Summer is over, fall is here, and now I finally have the time to catch up to the show-business deaths that have racked up in the last few weeks. I take pride in saluting the folks that the mainstream media either notices for a few short minutes when they depart, or ignores entirely. These are individuals whose faces, voices, and talents have been burnt into our brain from hours of watching TV and listening to the radio (when that medium had a central place in American life). Their names are forgotten, but their contributions stick around for quite some time.
I paid tribute to Phil Bruns some weeks back, and one of his Mary Hartman castmates, another veteran character actor, died in the early part of the summer. Norman Alden had a half-century career on TV and in the movies, and was literally everywhere in the Sixties and Seventies.
After serving as a soldier in WWII, Alden came home and attended college on the GI Bill. He studied theater in school, and shortly thereafter began his long career as a character person (a noble profession indeed). The list of his TV credits spans the Sixties in every direction: Richard Diamond, The Untouchables, Honey West, both Kildare and Casey, Batman, The Andy Griffith Show, The Big Valley, My Three Sons, Hogan's Heroes, Mission: Impossible, and The Mod Squad.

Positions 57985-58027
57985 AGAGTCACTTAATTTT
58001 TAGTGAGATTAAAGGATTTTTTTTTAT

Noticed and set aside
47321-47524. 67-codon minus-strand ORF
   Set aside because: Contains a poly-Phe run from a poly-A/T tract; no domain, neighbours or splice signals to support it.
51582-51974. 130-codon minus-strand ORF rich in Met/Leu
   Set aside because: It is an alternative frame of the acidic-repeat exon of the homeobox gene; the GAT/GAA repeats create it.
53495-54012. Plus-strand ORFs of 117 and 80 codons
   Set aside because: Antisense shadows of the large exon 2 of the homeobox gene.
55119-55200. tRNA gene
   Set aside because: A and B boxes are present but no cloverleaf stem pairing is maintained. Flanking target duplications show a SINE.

The best notices he received for a movie role were for his starring turn in Richard C. Sarafian's Andy (1965), which I have never seen. He also played a very old-looking high school student in The Nutty Professor and had a small role in Jerry's The Patsy as well. One of his later prominent roles was in I Never Promised You a Rose Garden (the title of which will be evoked in a later blog entry).
BUT he is best known by TV and movie buffs of a certain age for three roles:
— As Frank Heflin, the scientist friend of “ElectraWoman and DynaGirl” on The Krofft Supershow in 1976. This show seemed to have been on for a few years, but true to the Krofft tradition, there were actually only 16 “ElectraWoman” segments made in that one season, no more. Here is a sample episode where the ladies take on a villain named “Glitter Rock”:
Alden also impressed as the roller derby teammate of Raquel Welch who goes insane in the rink in Kansas City Bomber. I couldn't find his freak-out scene, but he can be briefly seen in the film's trailer:
Although he appeared in countless movies, TV shows, and commercials, Alden is best remembered by many TV fans for his memorable death scene on Mary Hartman, Mary Hartman. The full scene is here, and it is quite as wonderfully dippy as I remembered.